Up until the very end, Foer’s novel makes use of different forms of art. The very last pages of Extremely Loud and Incredibly Close contain a makeshift flipbook, where the falling man is actually flying up to safety. The reversal of time illustrates the power of art to represent the impossible and allow us to visualize our deepest hopes and desires. But, “the novel [still] ends up in a tragic mood because time cannot be reversed […] because rewinding happens only on TV or as a visual trick, because Oskar can be very smart but his father cannot be brought back to life” (Rodriguez, 60). Oskar is reluctant to accept his ignorance, but is resigned to do so regardless. The villain of this fairy tale is no longer the enemy, because the trauma has now become ingrained in the hero’s character. According to Heuver, “in fairy tales, there is the idea that the ‘villain must be rightfully punished and the hero must be victorious’” (25). There can be no victory, as the pain will be part of Oskar for the rest of his life. In Oskar’s story, he can accept what happened only because he has to – he is still alive, and his father is dead.

Sadly, in the end, we come to the realization that “the language we use and the way we tell stories obscures the sad fact that most of the time no one understands what anybody else is saying” (Lambert). Art, in all its forms, in its infinite ability to add color to the everyday, to push us to the limits of our understanding and guide us through the dark corners of our existence, can only provide fleeting relief. In Extremely Loud and Incredibly Close, Foer recognizes the temporal nature of art. As we get older, the fairy tales of our childhood become increasingly less convincing. We are jaded and worn-out, told to limit our idealism to prevent disappointment. The resulting cautious optimism is precisely why, according to J.R.R. Tolkien, Oskar cannot succeed with art as his “helpers.” In his novel, Foer “makes a Secondary World which your mind can enter. Inside it, what he relates is ‘true:’ it accords with the laws of that world. You therefore believe it, while you are, as it were, inside. The moment disbelief arises, the spell is broken; the magic, or rather art, has failed” (12). As soon, as the reader, and Oskar, learns of the real meaning behind the key, the potential for a “happy ending” is lost. Foer wrote Oskar’s story as a fairy tale to highlight his, and our, childish naiveté. Oskar is only nine, and while tragedy has struck him at a very young age, he still remains very ignorant. The reader, along with Oskar, has “lost count of the disappointments” and resigns himself to the knowledge that “we [c]ould have been safe” (Foer, 107, 326).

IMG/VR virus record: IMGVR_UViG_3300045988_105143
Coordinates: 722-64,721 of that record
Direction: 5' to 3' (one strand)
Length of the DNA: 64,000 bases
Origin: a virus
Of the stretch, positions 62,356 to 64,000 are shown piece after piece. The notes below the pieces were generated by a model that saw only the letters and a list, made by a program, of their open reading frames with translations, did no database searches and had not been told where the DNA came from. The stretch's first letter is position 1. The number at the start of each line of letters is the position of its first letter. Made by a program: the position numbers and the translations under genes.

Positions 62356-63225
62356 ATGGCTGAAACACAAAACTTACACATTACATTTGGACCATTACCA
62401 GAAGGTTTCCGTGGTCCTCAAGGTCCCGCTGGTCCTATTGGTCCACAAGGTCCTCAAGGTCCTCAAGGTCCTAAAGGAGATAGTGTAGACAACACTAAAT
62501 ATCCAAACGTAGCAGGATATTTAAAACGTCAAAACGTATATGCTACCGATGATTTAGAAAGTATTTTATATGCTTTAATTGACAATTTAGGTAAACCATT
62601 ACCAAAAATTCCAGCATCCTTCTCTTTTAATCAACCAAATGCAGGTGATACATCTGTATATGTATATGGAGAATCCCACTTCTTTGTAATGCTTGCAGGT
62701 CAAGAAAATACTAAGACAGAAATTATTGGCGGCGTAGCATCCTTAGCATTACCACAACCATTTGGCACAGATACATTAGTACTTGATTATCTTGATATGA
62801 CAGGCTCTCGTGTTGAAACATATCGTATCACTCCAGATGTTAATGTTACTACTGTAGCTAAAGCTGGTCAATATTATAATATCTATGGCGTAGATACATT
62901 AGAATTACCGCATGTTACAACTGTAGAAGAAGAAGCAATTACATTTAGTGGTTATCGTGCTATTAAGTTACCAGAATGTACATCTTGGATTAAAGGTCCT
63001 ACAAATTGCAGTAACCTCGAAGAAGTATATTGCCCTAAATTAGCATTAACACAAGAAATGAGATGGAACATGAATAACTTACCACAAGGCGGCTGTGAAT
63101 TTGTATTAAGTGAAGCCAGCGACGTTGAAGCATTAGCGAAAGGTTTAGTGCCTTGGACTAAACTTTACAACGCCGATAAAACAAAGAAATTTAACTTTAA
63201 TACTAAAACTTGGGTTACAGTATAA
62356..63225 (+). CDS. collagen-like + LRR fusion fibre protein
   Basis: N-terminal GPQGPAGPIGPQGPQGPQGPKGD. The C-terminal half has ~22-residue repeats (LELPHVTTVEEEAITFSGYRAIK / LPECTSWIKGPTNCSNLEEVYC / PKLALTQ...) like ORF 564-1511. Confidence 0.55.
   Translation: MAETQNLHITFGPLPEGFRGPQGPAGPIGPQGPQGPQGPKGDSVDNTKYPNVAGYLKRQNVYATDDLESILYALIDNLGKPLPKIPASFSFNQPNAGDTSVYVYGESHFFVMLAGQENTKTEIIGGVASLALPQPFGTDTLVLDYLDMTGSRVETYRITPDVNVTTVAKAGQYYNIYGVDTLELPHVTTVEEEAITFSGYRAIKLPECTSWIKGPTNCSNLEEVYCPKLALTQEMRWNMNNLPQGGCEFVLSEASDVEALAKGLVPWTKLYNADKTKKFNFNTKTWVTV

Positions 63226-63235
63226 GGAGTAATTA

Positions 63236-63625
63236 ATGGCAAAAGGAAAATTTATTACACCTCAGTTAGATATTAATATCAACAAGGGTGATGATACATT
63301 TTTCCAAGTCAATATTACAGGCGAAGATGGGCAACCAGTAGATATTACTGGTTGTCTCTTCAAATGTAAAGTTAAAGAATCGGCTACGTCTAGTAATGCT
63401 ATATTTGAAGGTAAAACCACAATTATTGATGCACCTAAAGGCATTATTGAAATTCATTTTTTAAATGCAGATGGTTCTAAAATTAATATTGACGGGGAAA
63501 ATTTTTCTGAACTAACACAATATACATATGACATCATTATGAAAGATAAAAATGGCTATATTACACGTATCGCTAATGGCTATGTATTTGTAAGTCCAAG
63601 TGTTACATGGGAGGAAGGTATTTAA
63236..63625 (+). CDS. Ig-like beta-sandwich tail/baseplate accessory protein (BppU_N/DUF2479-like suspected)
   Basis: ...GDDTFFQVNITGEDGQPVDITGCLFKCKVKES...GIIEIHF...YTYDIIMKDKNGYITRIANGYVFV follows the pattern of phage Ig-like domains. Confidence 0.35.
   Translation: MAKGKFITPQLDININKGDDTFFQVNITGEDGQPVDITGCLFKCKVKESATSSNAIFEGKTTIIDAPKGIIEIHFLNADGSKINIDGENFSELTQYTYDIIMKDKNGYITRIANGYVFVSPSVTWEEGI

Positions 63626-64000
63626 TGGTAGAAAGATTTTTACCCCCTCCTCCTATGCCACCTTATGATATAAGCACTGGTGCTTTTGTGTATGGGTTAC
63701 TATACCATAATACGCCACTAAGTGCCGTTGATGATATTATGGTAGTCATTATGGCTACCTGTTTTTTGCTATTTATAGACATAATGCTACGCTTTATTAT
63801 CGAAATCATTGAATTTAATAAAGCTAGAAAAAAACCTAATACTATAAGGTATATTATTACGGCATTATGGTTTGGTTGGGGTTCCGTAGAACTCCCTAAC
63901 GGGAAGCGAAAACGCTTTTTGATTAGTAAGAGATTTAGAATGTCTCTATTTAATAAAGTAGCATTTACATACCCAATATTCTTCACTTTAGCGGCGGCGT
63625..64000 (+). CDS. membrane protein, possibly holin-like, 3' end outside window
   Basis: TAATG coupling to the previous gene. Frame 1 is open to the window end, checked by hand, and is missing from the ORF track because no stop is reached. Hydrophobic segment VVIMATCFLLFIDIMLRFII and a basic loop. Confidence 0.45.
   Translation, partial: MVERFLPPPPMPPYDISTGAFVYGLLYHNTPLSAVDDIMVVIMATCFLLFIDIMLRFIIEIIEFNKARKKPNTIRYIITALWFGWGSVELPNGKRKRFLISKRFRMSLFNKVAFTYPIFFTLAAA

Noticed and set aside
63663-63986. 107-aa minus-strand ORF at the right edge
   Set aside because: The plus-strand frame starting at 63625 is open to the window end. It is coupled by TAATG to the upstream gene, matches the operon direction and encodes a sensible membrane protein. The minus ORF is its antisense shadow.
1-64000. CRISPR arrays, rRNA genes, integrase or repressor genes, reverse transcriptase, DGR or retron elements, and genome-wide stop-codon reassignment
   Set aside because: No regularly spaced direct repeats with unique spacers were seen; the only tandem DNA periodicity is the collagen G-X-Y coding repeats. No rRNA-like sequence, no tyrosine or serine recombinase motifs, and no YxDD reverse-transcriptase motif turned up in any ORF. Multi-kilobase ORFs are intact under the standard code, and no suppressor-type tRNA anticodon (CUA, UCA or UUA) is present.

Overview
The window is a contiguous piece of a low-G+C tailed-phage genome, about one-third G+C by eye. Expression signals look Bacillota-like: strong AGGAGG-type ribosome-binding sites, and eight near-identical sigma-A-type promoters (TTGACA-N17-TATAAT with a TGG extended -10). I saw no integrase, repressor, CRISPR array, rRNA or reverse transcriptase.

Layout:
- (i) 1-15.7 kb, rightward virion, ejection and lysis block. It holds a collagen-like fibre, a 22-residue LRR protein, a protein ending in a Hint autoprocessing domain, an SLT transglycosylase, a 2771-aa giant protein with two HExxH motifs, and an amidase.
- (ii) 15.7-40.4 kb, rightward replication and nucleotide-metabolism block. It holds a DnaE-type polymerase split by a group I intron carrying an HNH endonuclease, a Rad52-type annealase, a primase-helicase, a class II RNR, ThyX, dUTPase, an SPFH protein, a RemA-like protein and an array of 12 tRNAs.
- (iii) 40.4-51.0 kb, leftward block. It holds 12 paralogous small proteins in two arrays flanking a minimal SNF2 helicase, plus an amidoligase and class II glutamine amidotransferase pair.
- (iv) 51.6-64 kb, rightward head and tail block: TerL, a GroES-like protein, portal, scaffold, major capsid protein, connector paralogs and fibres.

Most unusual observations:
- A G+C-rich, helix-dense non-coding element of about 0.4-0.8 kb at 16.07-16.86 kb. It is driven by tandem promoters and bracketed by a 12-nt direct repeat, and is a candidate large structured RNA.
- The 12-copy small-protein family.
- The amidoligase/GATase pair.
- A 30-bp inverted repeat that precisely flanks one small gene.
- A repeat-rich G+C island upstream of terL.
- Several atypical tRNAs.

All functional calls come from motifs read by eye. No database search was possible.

At the very end of Oskar’s narrative, he attempts to reverse time so that his life can move from “the end to the beginning, from ‘I love you’ to ‘Once upon a time…’” (Foer, 326). The fairytale of Extremely Loud and Incredibly Close operates outside the boundaries of traditional fiction and blurs the line between reality and fantasy as means to bring us closer to the aftermath of tragedy. Oskar’s attempts to get closer to his father’s untimely death with the help of art are honest and admirable -- our society operates on the ability to think through things rationally. Art can guide us in the right direction, but leaves us right before we reach understanding. Oskar’s search, as well as any fairy tale, is just an example of wishful thinking. In the end, Oskar is still left with “the need for transparency in a world that has gone suddenly murky” (Versluys, 103). The only solution? Allowing his eyes to adjust to the dark.Works Cited

Cashdan, Sheldon. The Witch Must Die: How Fairy Tales Shape Our Lives. New York: Basic, 1999. Print.

Codde, Philippe. "Philomela Revised: Traumatic Iconicity in Jonathan Safran Foer’s Extremely Loud & Incredibly Close." Studies in American Fiction 35.2 (2007). Print.

Collado-Rodriguez, Francisco. "Trauma, Ethics and Myth-Oriented Literary Tradition in Jonathan Safran Foer's Extremely Loud and Incredibly Close." Journal of English Studies 5-6: 47-62.

"The Elements of a Fairy Tale." Valerie Gokturk's English. Web. .

Foer, Jonathan Safran. Extremely Loud and Incredibly Close. Print.

Heuver, Esther E. Trauma and Rebirth: The Dynamics of Plot in Foer's Fiction. Thesis. 2008.

Huehls, Mitchum. Qualified Hope: A Postmodern Politics of Time. Columbus: Ohio State UP, 2009.

Ingersoll, Earl G. "One Boy's Passage, and His Nation's: Jonathan Safran Foer's Extremely Loud and Incredibly Close." The CEA Critic 71.3 (2009): 55-66.

Lambert, Josh. "The World According to Oskar." 26 Mar. 2004.

Paton, David. "The Imagistic Text in Jonathan Safran Foer: Tracing Unconventional Texts from Kerouac to the Artist’s Book." De Arte 81 (2010). Print.

Siegal, Elisabeth. "“Stuff That Happened to Me”: Visual Memory in Jonathan Safran Foer’s Extremely Loud & Incredibly Close." Current Studies of Postgraduate Studies.

Tolkien, J. R. R. The Monsters and the Critics, and Other Essays. Boston: Houghton Mifflin, 1984.



Versluys, Kristiaan. Out of the Blue: September 11 and the Novel. New York: Columbia UP, 2009.

i "The Elements of a Fairy Tale." Valerie Gokturk's English. Web. .

ii "The Elements of a Fairy Tale." Valerie Gokturk's English. Web. .